Peter Henry EmersonBritish, born Cuba (Sagua la Grande, Cuba, 1856 - 1936, Falmouth, England)
Cutting the Gladdon, from Life and Landscape on the Norfolk Broads
Emerso's decade-long project Life and Landscape on the Norfolk Broads documented the people and landscape of East Anglia, on England's eastern shore. Interested in the fate of rural ways of life in the face of modernity, Emerson here presents the labor of an unidentified man cutting gladdon, a type of iris.
Emerso's work and writing was at the center of debates among photographers during this time. Instead of maintaining a unified sense of clarity in the image, his photographs featured selective areas of focus, which he believed replicated human vision and conveyed the environmental and atmospheric effects of seeing in the real world. In this way, he believed, his photographs presented a "truer" experience.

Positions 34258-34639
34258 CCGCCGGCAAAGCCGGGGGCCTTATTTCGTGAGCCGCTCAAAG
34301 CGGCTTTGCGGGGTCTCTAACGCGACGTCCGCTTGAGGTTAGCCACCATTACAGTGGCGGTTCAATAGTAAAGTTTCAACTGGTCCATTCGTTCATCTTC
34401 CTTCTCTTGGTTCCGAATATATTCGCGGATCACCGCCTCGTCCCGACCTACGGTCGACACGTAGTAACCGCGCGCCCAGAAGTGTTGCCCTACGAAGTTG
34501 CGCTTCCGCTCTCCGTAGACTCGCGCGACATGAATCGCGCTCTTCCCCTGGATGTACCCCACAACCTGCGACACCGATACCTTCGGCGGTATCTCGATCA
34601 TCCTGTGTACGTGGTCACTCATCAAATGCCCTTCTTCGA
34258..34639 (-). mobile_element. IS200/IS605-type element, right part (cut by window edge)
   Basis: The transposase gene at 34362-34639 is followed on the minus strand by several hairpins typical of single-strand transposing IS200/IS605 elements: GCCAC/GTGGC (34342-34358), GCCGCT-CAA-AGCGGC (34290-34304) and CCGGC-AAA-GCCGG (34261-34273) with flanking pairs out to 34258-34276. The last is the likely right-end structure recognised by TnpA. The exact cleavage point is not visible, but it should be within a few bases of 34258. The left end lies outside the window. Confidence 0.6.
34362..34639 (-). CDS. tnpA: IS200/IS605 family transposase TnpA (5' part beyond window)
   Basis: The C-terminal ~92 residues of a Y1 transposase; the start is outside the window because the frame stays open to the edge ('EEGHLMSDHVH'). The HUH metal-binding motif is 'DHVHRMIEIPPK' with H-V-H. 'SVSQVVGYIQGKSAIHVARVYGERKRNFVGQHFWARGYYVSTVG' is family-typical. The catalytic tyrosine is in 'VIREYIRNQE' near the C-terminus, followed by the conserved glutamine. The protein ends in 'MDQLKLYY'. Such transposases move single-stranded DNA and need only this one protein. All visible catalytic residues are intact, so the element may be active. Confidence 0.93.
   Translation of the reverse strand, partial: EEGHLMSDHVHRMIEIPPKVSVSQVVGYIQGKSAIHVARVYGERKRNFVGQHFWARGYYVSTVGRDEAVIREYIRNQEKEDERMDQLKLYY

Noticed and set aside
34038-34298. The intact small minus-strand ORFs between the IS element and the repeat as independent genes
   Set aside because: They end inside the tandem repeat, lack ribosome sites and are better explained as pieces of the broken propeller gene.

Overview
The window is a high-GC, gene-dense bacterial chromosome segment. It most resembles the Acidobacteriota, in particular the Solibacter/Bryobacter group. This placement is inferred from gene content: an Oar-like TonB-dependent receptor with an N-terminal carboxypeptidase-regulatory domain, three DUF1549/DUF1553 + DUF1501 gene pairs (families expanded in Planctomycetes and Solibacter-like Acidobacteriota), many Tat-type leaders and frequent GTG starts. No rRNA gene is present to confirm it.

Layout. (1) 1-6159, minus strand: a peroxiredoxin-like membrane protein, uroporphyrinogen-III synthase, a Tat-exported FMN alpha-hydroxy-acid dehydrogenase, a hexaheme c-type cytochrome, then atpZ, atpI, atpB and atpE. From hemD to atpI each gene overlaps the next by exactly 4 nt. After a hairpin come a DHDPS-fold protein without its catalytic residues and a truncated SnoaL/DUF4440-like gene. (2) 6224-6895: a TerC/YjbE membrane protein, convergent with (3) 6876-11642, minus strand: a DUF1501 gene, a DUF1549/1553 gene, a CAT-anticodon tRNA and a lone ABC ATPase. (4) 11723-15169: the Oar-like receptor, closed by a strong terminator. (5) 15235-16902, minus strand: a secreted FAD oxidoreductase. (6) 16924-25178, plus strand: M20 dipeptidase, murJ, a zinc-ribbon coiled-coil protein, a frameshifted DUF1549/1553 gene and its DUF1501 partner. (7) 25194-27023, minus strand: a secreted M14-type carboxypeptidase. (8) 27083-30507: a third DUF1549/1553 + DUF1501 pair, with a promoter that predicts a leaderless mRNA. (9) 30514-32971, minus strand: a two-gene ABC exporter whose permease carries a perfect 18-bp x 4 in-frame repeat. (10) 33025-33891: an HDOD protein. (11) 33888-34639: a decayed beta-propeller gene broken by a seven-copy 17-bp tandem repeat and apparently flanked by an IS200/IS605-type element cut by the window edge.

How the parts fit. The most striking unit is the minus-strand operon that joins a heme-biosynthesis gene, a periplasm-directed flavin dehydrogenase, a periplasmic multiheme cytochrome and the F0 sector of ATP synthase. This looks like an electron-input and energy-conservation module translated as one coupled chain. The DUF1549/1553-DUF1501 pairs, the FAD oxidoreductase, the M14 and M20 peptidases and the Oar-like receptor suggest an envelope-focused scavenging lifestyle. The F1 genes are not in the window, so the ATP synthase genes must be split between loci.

This photograph was included in an 1886 volume devoted to Emerso's work in the Norfolk Broads; the publication was printed using the newest photomechanical printing technique, photogravure, making it possible for him to mass-produce his photographs in books and in folios while maintaining the aesthetic and delicate tonal values of platinum prints.